Music plays a starring role in Innocean USA's Super Bowl Sunday push for Hyundai this year.
A pre-game ad, "Epic Play Date," features an original song and cameo from The Flaming Lips, and "Team," an ad slotted to air during the first quarter, uses Quiet Riot's "Bang Your Head" to set the scene for a kids' football showdown. Innocean uses whimsical original music in the other in-game ad, "Stuck," which will air in the second quarter.
All told, Hyundai will run five ads on the big day—a 60-second and two 30-second spots in the half-hour leading up to kickoff and two 30-second spots during the game. The other pre-game ads, "Don't Tell" and "Excited," have already broken, though "Excited" features a new, over-the-top voiceover from sports announcer Gus Johnson.
Live event advertising plays a significant role in Hyundai's annual marketing efforts. The brand has appeared on the Super Bowl each year since 2008 and on the Oscars annually since 2009.
The high-profile (and expensive) media buys reflect a strategy of a relative upstart aggressively taking on more established players. Other automakers that have bought time on this year's Super Bowl—at an average cost of $3.8 million for 30 seconds—include Audi, Chrysler, Kia, Toyota, Ford, Volkswagen and Mercedes-Benz.
"As a challenger brand, empirically we have the products, the technology and the quality to compete with the big guys and being on this big stage is just kind of one more aspect to that," said Steve Shannon, vp of marketing at Hyundia Motor America. "The term we use is 'big voices and big places.' And that alludes to [the need to] behave bigger."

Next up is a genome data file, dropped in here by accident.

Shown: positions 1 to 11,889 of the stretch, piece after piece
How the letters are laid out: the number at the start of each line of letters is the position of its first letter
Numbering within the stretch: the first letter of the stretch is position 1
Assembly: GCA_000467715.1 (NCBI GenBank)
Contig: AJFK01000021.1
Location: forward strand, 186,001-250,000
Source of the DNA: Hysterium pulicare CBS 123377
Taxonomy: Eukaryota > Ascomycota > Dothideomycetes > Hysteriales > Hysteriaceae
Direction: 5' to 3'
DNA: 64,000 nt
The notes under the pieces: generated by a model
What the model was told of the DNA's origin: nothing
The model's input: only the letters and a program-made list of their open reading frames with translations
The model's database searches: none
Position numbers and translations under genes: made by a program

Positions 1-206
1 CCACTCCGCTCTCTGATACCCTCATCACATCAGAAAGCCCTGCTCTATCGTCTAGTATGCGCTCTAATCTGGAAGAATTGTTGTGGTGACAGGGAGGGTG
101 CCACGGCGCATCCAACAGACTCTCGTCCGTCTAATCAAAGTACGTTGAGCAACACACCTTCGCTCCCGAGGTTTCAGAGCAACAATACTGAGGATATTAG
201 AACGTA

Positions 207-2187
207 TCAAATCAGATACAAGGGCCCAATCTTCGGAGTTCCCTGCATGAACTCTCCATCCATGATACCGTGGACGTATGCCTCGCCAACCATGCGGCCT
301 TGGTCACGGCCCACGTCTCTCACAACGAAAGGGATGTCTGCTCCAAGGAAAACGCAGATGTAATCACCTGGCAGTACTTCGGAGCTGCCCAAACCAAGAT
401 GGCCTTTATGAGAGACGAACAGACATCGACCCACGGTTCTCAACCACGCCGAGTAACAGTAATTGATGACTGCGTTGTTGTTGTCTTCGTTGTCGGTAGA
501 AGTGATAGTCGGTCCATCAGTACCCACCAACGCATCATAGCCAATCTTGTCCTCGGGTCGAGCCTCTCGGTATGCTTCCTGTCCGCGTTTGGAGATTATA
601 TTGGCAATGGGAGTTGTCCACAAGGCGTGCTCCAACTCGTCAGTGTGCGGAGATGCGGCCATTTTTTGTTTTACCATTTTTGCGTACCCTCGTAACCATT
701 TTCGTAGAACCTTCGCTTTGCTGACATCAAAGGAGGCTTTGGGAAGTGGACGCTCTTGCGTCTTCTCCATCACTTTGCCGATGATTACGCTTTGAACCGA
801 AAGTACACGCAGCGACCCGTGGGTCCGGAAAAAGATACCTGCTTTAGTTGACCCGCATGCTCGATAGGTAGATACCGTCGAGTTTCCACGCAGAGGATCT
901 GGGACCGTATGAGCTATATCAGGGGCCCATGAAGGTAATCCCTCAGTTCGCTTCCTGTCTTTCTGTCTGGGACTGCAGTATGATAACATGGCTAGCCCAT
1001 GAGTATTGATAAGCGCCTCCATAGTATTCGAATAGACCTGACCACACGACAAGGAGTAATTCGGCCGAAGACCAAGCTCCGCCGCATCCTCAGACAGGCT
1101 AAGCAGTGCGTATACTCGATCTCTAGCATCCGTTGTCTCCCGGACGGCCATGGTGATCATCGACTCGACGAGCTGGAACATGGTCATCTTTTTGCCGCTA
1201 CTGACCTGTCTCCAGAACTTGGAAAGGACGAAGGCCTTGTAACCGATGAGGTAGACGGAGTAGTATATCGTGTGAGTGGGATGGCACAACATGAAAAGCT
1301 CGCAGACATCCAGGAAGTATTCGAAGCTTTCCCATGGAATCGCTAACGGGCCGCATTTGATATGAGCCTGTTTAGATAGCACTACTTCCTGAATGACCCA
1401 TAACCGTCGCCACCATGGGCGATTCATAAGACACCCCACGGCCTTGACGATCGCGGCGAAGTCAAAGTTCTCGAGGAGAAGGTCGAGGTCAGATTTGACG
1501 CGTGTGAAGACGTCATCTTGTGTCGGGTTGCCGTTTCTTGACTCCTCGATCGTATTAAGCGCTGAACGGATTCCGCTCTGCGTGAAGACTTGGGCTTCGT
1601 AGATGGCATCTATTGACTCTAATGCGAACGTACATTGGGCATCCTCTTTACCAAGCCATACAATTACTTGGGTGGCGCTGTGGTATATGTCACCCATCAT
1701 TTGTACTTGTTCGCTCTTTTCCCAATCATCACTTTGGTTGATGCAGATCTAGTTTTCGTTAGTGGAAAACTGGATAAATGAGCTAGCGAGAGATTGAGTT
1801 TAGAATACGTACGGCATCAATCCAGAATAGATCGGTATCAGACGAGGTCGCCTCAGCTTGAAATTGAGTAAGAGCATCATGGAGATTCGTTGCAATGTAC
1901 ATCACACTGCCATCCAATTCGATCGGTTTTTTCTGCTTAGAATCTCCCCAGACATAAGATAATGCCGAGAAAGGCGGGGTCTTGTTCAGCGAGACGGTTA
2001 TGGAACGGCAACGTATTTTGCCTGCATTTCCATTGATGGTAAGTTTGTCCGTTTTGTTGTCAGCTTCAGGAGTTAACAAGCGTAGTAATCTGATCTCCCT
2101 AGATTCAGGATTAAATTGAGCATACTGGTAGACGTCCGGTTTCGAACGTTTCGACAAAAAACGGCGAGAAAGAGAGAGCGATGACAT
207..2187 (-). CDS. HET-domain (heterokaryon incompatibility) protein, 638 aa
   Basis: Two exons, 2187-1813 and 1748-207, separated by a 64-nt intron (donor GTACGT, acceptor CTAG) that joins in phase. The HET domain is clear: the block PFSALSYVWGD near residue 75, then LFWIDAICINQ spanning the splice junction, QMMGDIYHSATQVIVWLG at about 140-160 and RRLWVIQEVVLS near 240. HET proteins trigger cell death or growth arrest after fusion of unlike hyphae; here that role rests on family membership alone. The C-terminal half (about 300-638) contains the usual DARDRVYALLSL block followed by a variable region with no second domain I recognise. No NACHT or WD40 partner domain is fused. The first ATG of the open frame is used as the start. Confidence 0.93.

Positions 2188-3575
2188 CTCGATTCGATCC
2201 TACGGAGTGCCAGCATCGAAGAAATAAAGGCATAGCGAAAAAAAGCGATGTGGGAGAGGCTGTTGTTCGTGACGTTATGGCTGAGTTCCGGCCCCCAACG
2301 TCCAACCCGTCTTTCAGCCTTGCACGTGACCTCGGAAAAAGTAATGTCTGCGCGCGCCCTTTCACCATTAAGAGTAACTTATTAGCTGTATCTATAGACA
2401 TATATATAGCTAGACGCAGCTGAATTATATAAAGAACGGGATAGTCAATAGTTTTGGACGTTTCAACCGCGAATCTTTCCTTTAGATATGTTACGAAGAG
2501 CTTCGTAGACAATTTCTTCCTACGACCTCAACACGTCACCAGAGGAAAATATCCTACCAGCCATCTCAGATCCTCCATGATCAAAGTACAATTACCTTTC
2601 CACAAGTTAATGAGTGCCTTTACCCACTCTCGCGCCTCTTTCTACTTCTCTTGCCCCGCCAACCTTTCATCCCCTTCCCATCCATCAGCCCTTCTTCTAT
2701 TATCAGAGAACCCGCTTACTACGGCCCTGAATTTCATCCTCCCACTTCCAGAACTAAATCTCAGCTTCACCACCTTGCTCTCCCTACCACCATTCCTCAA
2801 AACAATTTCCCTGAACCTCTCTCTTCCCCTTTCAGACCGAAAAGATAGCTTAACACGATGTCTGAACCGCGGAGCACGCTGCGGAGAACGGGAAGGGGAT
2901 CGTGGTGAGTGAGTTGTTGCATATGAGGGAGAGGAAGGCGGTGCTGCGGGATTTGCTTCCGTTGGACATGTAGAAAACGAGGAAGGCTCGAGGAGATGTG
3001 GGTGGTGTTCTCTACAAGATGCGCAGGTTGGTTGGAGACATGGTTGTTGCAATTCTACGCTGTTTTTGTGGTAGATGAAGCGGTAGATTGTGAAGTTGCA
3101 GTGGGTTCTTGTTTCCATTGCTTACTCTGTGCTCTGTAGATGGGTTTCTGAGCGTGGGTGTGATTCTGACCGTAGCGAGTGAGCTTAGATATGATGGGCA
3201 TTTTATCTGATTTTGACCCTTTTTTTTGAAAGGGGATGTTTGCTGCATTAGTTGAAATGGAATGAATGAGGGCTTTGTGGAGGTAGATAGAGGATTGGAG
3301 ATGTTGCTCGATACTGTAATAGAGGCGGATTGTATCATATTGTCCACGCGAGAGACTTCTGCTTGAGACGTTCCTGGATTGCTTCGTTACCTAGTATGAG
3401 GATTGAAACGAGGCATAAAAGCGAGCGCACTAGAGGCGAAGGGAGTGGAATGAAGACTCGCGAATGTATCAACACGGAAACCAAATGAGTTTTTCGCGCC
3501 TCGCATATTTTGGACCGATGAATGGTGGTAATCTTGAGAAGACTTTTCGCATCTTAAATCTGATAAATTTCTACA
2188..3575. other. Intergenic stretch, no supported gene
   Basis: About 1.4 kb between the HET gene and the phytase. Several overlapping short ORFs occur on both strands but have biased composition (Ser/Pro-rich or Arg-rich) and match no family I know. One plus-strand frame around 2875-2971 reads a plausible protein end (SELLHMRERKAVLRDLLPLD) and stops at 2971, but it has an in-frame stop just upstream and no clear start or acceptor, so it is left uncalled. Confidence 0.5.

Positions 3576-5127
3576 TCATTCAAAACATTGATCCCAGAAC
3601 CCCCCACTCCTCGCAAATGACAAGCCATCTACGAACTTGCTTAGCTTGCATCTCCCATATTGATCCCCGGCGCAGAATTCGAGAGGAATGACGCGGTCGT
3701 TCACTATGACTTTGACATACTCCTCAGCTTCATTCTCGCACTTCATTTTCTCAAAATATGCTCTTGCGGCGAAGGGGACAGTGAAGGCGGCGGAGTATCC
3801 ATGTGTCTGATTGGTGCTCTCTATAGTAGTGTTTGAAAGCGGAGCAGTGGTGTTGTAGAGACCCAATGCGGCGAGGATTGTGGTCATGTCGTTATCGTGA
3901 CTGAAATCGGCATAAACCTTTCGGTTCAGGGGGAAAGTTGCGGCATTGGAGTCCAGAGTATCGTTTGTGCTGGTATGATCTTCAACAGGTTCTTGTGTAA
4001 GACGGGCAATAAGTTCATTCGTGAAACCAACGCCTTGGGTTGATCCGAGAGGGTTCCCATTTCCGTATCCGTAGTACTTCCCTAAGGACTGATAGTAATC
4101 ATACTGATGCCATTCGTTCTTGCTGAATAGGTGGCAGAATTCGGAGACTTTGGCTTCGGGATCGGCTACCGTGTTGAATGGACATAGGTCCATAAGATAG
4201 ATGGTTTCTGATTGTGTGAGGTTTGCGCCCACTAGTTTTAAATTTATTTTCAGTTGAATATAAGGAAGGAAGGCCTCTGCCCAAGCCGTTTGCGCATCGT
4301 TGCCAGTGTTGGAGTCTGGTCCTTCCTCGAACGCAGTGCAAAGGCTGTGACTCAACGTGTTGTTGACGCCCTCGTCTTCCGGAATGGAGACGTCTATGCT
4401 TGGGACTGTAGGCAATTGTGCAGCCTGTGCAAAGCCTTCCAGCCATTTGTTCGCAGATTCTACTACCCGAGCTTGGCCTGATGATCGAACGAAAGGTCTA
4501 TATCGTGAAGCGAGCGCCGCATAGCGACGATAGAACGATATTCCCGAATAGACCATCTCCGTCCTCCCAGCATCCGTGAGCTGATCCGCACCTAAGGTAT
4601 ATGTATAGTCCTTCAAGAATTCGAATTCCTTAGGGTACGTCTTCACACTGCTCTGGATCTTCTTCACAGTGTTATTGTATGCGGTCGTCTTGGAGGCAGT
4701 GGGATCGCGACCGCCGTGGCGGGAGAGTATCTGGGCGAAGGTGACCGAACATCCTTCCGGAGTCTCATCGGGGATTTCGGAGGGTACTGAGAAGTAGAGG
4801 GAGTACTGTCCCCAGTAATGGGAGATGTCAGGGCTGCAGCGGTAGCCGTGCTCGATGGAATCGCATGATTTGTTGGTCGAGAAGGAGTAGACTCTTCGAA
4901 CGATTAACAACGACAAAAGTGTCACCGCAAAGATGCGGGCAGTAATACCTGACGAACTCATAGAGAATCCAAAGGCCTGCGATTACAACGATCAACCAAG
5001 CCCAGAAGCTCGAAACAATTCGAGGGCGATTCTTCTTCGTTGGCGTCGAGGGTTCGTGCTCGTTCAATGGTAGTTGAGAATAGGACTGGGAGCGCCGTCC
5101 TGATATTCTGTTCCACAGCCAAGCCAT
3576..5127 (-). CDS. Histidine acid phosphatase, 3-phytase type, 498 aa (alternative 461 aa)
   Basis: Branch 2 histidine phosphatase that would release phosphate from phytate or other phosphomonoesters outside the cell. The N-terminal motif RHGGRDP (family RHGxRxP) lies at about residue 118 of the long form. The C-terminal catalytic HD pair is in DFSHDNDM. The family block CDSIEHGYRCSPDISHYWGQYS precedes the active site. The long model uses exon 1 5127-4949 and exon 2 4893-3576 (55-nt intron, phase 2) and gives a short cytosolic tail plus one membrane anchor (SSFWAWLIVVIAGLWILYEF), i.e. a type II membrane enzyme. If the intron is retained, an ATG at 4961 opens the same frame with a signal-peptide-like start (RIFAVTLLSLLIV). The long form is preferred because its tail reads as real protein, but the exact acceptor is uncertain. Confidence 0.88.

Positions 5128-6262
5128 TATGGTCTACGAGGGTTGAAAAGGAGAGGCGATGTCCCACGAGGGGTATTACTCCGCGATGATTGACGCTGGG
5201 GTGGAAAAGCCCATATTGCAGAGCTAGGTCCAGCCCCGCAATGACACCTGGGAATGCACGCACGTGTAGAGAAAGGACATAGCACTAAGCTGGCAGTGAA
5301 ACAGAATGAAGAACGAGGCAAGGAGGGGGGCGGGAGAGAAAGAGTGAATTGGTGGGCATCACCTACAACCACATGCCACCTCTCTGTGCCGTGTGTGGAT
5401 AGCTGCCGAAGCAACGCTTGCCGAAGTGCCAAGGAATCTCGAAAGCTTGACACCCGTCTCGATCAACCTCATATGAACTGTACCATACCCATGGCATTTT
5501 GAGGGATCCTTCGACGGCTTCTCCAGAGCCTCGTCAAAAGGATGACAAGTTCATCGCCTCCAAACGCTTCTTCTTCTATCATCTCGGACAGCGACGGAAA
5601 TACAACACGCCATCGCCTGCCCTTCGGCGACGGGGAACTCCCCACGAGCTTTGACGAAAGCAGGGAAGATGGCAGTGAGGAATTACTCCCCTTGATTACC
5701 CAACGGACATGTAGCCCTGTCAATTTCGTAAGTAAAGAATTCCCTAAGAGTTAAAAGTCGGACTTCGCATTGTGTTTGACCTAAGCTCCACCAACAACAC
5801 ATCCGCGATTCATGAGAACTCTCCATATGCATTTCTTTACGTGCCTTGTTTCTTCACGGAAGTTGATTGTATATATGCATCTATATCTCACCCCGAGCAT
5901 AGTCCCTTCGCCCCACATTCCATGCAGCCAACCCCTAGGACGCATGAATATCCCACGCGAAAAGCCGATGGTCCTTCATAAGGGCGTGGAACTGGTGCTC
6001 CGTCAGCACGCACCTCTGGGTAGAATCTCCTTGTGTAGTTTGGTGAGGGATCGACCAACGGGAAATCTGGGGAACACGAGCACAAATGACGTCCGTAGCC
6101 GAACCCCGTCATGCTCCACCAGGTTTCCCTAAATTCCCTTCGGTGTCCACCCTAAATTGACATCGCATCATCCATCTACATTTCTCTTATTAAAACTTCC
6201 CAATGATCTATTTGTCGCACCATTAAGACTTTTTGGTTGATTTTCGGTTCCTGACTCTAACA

Shannon also sees the Super Bowl as an prime opportunity to, of course, build a brand and drive traffic to Hyundai's website, but also just have some fun.
"Team," for example, depicts a boy who, with his mom's help, comically rounds up a team of tough friends to counter a group of young ruffians who challenged him to a game of football at a park. Among the friends that mom picks up—in her Santa Fe, to the opening power chords of "Bang Your Head"—is a boy who welds steel in a factory and another who wrestles a bear in a pen.
Similarly, "Stuck" absurdly illustrates a series of gross and threatening obstacles that a couple passes in their Sonata Turbo. Among them are a fat motorcyclist whose underwear is partially exposed and a fireworks truck that drags a sparking metal chain. The latter foreshadows the ad's explosive ending.
When asked about the balance between selling and branding on the Super Bowl, Shannon said that the "branding part is critical and part of the reason for that is simply that in the car business the purchase cycle is five or six years. It isn't about a [packaged-goods brand] where we run it and people go to the grocery store the next day.
"So, it has to be about the brand and making the brand more likeable and appealing," Shannon added. "But the different approach we take is you still have to talk about a customer benefit. I won't mention names but there were some spots last year in the car space that had some things going for them but you would challenge a hundred people to say, 'Did you learn anything about the car?' "
That said, Shannon acknowledged that a litany of product attributes won't fly in the party atmosphere that most Super Bowl viewers find themselves in. Still, he stressed, "We do have to deliver one high-level benefit. We want you to fall in love with the brand and, by the way, that Sonata Turbo is really fast. Or, with that Sante Fe: 'Gee, I didn't know they had a seven-passenger [model] where you can pile all the kids in and go on a great adventure.' "
In other words, have a laugh and a bit of a brand pitch, too.